Mopping Up The Butcher’s Floor Of Your Broken Little Hearts
After watching last year’s cack-handedly compressed Harry Potter And The Half Blood Prince I wondered if the cynical marketing decision to split The Deathly Hallows into two films might pay artistic dividends as well as cold hard cash ones. To my pleasant surprise it has. Yes, it is still clogged with too many characters and minor plot cul-de-sacs but it has the time and – free of Hogwarts – the space to evolve.
My memory of JK Rowling’s novel is that it was 700 pages of wander aimlessly through a forest and 50 pages of a climactic battle at the end. My worry was that would be exactly the split of the two films. Luckily, whilst Harry, Hermione and Ron’s bickering peregrinations do take up a huge portion of Deathly Hallows Part 1, my memory was faulty and there a good few set-pieces. More importantly, it replaces Rowling’s childish prose with a tone of emotional maturity which turns the tedious squabbling that appears on the page into something approaching actual drama.
Of course, it would help if any of the three principal actors could actually act. After this many years together they certainly have some level of rapport and they have learnt to mask their limitations but still. Director David Yates makes the best of this by treating his cast as simply another prop, using his budget to conjure up tableaux in which he places them in some of the most scenic parts of the UK. Often, like a Take That concert, it resembles nothing more than a sustained advert for knitwear.
This sounds like sustained snark but I did enjoy the film. Where the books provide the reader with nothing but increasingly idiotic plotting, the adaptations have developed a rich and impressive visual language. Rowling’s novels moved through the years but they never grew up but this is exactly what the cast and the films themselves have done before our eyes. Deathly Hallows Part 1 is dark and violent and intense, it is a film you can get your teeth into and exactly the sort of blockbuster we should be making for children. It is also, for the first time, sexual.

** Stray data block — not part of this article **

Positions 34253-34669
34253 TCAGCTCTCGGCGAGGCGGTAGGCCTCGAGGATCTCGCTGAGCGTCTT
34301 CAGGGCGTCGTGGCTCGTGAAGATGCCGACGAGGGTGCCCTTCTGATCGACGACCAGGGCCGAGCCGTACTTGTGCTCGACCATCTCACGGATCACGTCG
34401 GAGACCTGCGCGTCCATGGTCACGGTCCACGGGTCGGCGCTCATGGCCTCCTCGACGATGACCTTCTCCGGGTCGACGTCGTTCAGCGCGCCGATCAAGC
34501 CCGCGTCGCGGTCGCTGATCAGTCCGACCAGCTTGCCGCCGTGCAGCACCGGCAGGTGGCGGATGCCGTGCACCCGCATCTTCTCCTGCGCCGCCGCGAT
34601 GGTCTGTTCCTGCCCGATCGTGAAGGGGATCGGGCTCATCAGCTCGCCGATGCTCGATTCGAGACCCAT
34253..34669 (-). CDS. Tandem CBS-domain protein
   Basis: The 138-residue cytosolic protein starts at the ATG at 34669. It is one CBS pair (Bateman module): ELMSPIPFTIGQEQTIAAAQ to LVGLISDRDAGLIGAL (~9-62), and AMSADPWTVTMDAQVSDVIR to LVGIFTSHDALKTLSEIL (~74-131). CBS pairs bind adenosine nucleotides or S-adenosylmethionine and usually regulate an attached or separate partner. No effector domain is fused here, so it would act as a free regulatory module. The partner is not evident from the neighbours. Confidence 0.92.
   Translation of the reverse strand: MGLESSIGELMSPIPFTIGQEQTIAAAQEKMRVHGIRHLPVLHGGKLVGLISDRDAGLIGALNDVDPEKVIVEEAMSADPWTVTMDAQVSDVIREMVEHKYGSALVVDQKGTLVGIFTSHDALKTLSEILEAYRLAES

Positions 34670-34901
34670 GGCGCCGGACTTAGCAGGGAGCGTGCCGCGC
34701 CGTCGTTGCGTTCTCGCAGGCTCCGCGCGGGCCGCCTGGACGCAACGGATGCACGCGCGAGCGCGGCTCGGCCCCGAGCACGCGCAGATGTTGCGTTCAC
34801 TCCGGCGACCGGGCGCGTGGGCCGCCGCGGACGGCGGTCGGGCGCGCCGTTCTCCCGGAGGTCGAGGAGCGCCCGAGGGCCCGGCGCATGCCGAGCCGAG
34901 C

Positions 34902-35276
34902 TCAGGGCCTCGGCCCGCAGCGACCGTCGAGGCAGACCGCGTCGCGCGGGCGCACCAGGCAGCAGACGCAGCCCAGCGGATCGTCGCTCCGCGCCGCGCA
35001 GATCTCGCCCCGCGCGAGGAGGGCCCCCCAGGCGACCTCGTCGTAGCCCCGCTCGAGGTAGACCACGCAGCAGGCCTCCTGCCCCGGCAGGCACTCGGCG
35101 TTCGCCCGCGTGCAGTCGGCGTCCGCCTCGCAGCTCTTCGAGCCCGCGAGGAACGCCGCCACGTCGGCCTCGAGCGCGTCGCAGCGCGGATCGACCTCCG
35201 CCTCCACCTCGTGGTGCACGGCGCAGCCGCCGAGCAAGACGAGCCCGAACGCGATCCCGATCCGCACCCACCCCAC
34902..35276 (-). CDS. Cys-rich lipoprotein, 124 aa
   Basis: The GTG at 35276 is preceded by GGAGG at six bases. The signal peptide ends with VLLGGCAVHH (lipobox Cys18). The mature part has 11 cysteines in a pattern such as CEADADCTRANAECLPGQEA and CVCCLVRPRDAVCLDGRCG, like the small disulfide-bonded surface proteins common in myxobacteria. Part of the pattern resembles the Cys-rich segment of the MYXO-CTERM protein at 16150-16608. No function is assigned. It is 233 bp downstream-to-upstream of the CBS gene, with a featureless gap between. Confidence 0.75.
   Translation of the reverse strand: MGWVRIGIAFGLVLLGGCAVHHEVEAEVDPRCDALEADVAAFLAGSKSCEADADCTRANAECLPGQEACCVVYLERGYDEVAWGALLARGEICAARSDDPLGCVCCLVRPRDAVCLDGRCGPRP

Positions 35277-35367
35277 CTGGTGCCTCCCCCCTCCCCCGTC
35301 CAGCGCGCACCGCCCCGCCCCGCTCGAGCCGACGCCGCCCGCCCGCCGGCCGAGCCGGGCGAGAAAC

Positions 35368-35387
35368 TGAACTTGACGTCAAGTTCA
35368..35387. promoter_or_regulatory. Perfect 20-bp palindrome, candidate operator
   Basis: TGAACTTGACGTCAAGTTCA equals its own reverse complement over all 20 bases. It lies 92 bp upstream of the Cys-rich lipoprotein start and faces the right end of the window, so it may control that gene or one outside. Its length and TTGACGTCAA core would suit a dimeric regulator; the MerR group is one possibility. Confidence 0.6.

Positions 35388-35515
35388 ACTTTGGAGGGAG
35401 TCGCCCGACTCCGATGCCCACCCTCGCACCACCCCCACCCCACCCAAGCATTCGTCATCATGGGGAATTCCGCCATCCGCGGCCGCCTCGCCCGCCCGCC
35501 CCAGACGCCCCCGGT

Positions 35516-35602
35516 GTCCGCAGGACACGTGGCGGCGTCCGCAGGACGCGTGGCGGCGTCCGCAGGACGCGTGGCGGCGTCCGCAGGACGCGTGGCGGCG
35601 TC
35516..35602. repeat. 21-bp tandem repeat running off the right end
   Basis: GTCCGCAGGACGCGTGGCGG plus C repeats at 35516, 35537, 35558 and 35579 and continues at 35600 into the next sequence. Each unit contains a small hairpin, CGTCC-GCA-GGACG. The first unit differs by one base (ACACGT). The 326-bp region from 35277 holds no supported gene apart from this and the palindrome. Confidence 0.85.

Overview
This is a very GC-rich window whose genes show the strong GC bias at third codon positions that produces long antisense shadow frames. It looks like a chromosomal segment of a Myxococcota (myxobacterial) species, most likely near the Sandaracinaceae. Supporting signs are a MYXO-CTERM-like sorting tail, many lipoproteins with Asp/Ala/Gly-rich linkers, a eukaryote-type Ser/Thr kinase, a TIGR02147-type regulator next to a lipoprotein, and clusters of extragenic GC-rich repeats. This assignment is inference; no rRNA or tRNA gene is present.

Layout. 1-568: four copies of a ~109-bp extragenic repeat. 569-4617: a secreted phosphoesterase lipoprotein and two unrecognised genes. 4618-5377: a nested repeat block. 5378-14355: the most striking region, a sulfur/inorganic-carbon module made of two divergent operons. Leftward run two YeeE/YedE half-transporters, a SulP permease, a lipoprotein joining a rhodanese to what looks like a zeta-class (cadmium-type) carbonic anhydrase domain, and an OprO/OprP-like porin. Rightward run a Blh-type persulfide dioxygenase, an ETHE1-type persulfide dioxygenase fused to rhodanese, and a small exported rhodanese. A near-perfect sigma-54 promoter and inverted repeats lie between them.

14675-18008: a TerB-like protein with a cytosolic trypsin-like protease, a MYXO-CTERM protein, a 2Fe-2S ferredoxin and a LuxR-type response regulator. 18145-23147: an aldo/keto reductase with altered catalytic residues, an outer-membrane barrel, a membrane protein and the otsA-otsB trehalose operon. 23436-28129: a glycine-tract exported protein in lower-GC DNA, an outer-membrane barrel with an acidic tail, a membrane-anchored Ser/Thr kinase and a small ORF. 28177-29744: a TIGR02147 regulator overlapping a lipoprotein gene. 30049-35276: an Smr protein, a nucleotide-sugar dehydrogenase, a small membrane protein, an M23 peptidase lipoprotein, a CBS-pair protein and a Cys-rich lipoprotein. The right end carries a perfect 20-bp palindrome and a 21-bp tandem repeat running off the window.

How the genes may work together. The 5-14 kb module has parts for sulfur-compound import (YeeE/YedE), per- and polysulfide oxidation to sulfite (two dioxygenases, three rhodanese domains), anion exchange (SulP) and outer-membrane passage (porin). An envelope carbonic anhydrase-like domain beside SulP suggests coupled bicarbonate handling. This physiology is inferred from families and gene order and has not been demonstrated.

At the beginning of the film, Ginny asks Harry to zip her up. The old ones are the best. This inevitably leads to kissing until the scene is punctured by the arrival of one of the Weasley twins. The scene is perfectly composed but unfortunately there is zero chemistry between the two actors. Daniel Radcliffe can brood but, for the Chosen One, he isn’t very charismatic. This actually works to the film’s advantage later on when Harry dances with Hermione to the slightly ironic sounds of ‘O Children’ by Nick Cave and the Bad Seeds playing on the radio. When Harry initiates this, it is a moment ripe with sexual tension. I doubt if anyone in the audience I saw it with came within ten years of the films 12 Certificate and they were practically baying for penetrative sex on the tent floor, right then and there. Instead, Radcliffe’s immense gawkiness transforms it into an extremely touching that brings home the isolation of the protagonists. Still, the audience got what it felt it had been cheated out of: later on Ron is confronted with a CGI image of Harry and Hermoine, naked and touching each other up, that is straight out of a Zack Synder film. Good stuff.
Basically, everything the books do badly, the film does well. Conversely, everything bad about the films is because of the books. If you’ve grown up on the Harry Potter books (and millions of people have) then I can’t imagine a better realisation of their potential. Well, unless that casting session so many years ago had gone a bit differently.